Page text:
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3. Aligning Linear Polarizing Film

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When your polarizing film arrives, you'll be faced with the inevitable question, “Which way is vertical or which way is horizontal?”

Rough Calibration with Polarized Sunglasses

There is a simple technique for roughly aligning polarizing-film relative to the surface of the Earth. The technique relies on the fact that a portion of non-polarized light becomes polarized when reflected off of certain types of surfaces. This is known as the Brewster effect. Reflective polarization occurs most significantly at a particular angle (Brewster angle) on a flat, reflective, non-metallic material.

An everyday example is sunlight reflecting off of calm water or roadways. Much of that annoying glare is horizontally-polarized light.

To reduce glare, polarized sunglasses include vertically-polarized lenses to block the naturally horizontally-polarized glare. This means you can use a pair of commonly-available polarized glasses as the reference for aligning your polarizing film.

Look through sunglasses while rotating a piece of polarizing film in front of the lens. If there is no change in brightness, those sunglasses aren’t polarized. However, if there is a change in intensity, the brightest point occurs when the polarizing film is vertically aligned, and the darkest point occurs when the polarizing film is horizontally aligned.

Calibration of Polarized Film through Natural Sources

If you don’t own a pair of polarized sunglasses, and if you’re too shy to perform this experiment at the sunglass rack at your local store, you can reference Mother Nature directly.

Natural sources of polarized light. Left: Vertically-oriented glare from glass. Right: Horizontally-oriented glare from leaves and roadways.

Natural sources of polarized light. Left: Vertically-oriented glare from glass. Right: Horizontally-oriented glare from leaves and roadways.

On a sunny day, walk around looking at trees with flat leaves (from afar, not close-up), bodies of water, or flat roads through the polarizing film. This trick works best when the sun is at a 37 degree angle in the sky (Brewster angle of water) relative to the ground.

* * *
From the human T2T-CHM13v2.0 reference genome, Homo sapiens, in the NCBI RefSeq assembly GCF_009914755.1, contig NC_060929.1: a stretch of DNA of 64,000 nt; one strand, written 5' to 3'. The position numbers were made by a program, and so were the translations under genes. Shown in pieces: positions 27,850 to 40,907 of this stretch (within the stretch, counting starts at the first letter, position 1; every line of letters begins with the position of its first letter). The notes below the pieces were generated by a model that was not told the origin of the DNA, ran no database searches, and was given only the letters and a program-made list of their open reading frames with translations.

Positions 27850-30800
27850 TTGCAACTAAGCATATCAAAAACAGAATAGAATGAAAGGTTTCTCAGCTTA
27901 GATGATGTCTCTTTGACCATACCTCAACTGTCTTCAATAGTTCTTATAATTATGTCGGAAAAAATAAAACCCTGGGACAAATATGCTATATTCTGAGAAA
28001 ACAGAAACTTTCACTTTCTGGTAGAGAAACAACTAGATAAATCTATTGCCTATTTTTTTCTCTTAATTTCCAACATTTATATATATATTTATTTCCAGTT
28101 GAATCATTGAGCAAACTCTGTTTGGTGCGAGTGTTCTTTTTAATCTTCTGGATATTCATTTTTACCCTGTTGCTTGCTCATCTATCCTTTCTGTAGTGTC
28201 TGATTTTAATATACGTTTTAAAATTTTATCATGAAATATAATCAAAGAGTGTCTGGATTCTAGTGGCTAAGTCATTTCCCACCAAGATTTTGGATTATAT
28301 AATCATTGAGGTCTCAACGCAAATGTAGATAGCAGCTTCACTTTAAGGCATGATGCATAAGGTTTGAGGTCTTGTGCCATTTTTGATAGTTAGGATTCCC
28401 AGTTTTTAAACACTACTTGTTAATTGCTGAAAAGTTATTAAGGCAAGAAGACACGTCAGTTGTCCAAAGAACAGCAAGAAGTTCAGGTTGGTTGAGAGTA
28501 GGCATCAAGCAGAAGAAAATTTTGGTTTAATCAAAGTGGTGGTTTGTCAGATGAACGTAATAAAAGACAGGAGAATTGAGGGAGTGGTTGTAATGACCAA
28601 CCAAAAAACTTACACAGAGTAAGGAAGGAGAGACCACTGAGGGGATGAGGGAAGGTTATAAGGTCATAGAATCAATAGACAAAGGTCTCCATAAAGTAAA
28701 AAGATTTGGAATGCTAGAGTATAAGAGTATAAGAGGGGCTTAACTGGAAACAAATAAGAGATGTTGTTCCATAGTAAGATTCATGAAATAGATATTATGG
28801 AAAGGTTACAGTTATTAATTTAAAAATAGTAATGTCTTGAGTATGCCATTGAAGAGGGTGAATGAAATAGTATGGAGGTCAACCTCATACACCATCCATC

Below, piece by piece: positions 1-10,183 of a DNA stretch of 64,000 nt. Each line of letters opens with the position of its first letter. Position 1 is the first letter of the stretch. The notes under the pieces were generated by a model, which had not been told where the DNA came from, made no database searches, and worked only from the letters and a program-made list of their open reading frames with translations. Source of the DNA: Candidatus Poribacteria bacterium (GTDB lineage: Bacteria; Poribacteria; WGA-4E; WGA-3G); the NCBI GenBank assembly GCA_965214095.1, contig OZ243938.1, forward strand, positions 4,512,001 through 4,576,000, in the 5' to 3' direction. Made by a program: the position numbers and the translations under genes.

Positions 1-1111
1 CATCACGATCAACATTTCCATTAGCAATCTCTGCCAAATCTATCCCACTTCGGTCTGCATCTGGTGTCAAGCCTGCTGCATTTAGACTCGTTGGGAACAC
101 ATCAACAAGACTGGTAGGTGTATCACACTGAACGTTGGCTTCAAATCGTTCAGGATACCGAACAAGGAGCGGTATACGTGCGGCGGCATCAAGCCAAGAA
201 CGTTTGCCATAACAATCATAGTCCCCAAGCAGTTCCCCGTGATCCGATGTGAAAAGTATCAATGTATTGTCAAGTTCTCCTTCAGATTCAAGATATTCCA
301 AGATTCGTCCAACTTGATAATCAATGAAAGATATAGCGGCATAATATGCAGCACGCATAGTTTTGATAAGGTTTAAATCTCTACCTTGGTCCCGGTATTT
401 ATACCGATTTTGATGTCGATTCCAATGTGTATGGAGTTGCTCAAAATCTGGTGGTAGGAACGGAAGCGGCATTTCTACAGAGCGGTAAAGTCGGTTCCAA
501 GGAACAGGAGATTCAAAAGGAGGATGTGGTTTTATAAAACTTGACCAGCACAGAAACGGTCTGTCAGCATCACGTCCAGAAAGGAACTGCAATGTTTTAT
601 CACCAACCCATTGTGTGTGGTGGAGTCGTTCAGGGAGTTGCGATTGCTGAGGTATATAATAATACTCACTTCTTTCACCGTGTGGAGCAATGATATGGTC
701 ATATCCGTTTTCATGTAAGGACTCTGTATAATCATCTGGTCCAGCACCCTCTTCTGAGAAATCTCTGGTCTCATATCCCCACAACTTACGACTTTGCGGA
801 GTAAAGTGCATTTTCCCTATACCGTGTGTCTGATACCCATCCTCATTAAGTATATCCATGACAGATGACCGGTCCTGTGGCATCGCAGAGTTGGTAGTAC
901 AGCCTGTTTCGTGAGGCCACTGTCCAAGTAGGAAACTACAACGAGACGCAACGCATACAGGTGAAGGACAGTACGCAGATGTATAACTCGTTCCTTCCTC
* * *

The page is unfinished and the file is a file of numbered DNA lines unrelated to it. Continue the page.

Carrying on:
Try rotating the polarizing film to see if the glare increases or decreases. At some point, you'll locate something horizontal (parallel to the ground) that obviously changes brightness as you rotate the polarizing film. When the brightness/intensity is greatest, the polarizing film is horizontally oriented (compare items #1 and #3 in the photograph above).

You can also reference the reflective glare of sunlit vertical glass, such as building windows or framed pictures. The reflective polarization is greatest at a 33 degree angle (Brewster angle of glass) relative to the plane of the glass. When the reflective glare disappears (you can see through the glass), the polarizing film is horizontally oriented (compare items #2 and #4 in the photograph above).

Sidebar: Telling the Difference Between Circular and Linear Polarizing Filters

Circular-polarizing filters are more expensive than linear-polarizing filters because circular-polarizing filters consist of a linear-polarizing film plus another material that twists the light. You can tell the difference between a circular polarizing filter and a linear polarizing filter by looking at polarized reflections/glare through one side of the filter and then the other side. If rotating the filter only has an effect when looking through one side of the filter, it’s a circular polarizing filter.

Why? When the twisting material in the circular polarizing filter is facing out, it alters the orientation of the reflected polarized light before it reaches the linear polarizer in the filter. The twist eliminates the polarization of the reflection, which was what we had been relying on to distinguish orientation.

Remember, you only want to use a linear polarizing filter for the beacon and robot sensors. However, if you’re really desperate, you can use a circular polarizing filter so long as the linear portion faces out.

Is there a more scientific method to align the polarizing filter for optimal performance? Yes! Let’s see how...